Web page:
Grand National: BHA will not conduct review after death of three horses
By Sky Sports News
Last Updated: 07/04/19 6:10pm
The British Horseracing Authority (BHA) has confirmed it is not conducting a review into the Grand National Festival after three horses died at the meeting.
Up for Review suffered a fatal injury in the Grand National on Saturday after it was brought down at the first fence.
It is the first death since 2012 in the race, which was won by Tiger Roll for the second successive year.
Forest Des Aigles and Crucial Role both died on day two of the meeting on Friday at Aintree.
Aintree and BHA, who last reviewed the Grand National in 2011, say they will carry out their usual procedures but will not conduct an independent review.
BHA chief executive Nick Rust told Sky Sports News: "It is obviously sad when we lose any horse, but it is important to note that the Grand National Festival, and the big race itself, have a very strong recent record since the measured changes implemented by the course and the BHA following the review in 2011.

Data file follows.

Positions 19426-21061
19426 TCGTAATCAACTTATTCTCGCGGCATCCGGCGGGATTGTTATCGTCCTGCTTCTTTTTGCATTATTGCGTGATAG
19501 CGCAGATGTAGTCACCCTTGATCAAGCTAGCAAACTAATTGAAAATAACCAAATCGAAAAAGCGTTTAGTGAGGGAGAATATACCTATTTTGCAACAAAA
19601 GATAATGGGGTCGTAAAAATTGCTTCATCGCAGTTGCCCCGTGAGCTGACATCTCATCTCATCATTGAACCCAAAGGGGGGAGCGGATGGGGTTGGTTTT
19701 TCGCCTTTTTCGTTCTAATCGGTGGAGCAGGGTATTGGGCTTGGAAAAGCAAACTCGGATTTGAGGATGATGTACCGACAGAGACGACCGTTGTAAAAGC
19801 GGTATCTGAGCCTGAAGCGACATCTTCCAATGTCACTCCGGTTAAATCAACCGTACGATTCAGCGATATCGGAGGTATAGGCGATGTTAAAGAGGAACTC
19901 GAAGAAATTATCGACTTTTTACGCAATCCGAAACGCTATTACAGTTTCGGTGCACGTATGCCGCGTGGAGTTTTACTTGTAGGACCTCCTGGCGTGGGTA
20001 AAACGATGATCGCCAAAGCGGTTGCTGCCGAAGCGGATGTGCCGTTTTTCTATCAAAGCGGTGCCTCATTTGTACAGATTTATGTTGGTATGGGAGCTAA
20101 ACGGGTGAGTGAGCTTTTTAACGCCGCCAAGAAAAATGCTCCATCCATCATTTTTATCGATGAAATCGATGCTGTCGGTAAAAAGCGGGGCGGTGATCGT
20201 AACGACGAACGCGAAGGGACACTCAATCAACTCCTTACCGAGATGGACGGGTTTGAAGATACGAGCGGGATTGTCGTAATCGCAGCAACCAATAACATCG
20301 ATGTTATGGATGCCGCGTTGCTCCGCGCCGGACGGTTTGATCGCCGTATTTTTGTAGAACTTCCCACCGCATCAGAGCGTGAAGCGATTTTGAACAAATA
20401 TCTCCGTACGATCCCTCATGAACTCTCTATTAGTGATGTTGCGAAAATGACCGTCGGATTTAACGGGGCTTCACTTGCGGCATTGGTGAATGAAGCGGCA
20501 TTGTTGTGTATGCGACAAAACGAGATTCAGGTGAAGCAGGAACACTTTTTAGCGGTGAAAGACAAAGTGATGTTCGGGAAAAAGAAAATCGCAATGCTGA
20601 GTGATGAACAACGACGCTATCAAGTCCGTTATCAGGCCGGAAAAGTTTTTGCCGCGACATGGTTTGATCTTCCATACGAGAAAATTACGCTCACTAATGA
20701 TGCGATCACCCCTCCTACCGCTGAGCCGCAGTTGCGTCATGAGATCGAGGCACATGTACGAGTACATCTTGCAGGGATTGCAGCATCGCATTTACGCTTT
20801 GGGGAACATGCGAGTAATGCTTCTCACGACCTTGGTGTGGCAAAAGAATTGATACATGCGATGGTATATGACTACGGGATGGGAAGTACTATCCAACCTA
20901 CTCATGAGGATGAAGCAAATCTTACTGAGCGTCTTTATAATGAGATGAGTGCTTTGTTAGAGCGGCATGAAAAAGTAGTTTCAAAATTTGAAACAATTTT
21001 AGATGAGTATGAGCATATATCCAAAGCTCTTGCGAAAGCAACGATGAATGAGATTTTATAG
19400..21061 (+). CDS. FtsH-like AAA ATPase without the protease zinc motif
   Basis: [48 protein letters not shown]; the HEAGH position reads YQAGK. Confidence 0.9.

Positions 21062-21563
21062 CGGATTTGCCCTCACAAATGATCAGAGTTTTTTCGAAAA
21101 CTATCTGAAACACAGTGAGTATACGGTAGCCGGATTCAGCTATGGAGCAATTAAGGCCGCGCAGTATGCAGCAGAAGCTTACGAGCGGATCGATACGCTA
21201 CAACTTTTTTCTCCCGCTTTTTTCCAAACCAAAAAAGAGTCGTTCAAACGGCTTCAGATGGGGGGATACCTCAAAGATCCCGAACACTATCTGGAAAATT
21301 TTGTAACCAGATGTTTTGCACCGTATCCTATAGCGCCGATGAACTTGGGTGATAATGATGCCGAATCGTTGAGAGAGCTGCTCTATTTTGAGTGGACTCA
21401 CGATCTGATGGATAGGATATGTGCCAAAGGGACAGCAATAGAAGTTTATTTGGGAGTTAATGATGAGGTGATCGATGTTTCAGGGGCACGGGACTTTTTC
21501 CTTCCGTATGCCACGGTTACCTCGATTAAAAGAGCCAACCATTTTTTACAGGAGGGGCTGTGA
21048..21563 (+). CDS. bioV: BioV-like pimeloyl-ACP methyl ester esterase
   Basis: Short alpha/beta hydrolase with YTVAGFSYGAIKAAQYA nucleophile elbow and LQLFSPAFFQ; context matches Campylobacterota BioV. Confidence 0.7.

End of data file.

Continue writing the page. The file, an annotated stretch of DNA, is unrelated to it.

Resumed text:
"As you would expect, and as is the case after every race run under the rules of British racing, we'll look at the incidents that took place, gather information about them and build any relevant learnings into future regulatory policy."
David Sykes, director of equine health and welfare, said: "Aintree racecourse and the BHA worked together in the run-up to this year's meeting to ensure the preparations to keep the event safe were the best ever. We introduced additional measures based on the work done in the Cheltenham Review.
"All the horses taking part had passed medical checks before racing and the jockeys had received a personal briefing from the Clerk of the Course and the BHA's Chief Regulatory Officer.
"However, there is a level of risk involved in any activity in which horses take part. We work hard as a sport to keep those risks to a minimum and remove avoidable risk.
"We will take a measured, evidence-based approach to assessing the incidents, which will include reviewing video footage of all incidents and working with jockeys and trainers to ascertain exactly what caused the injuries."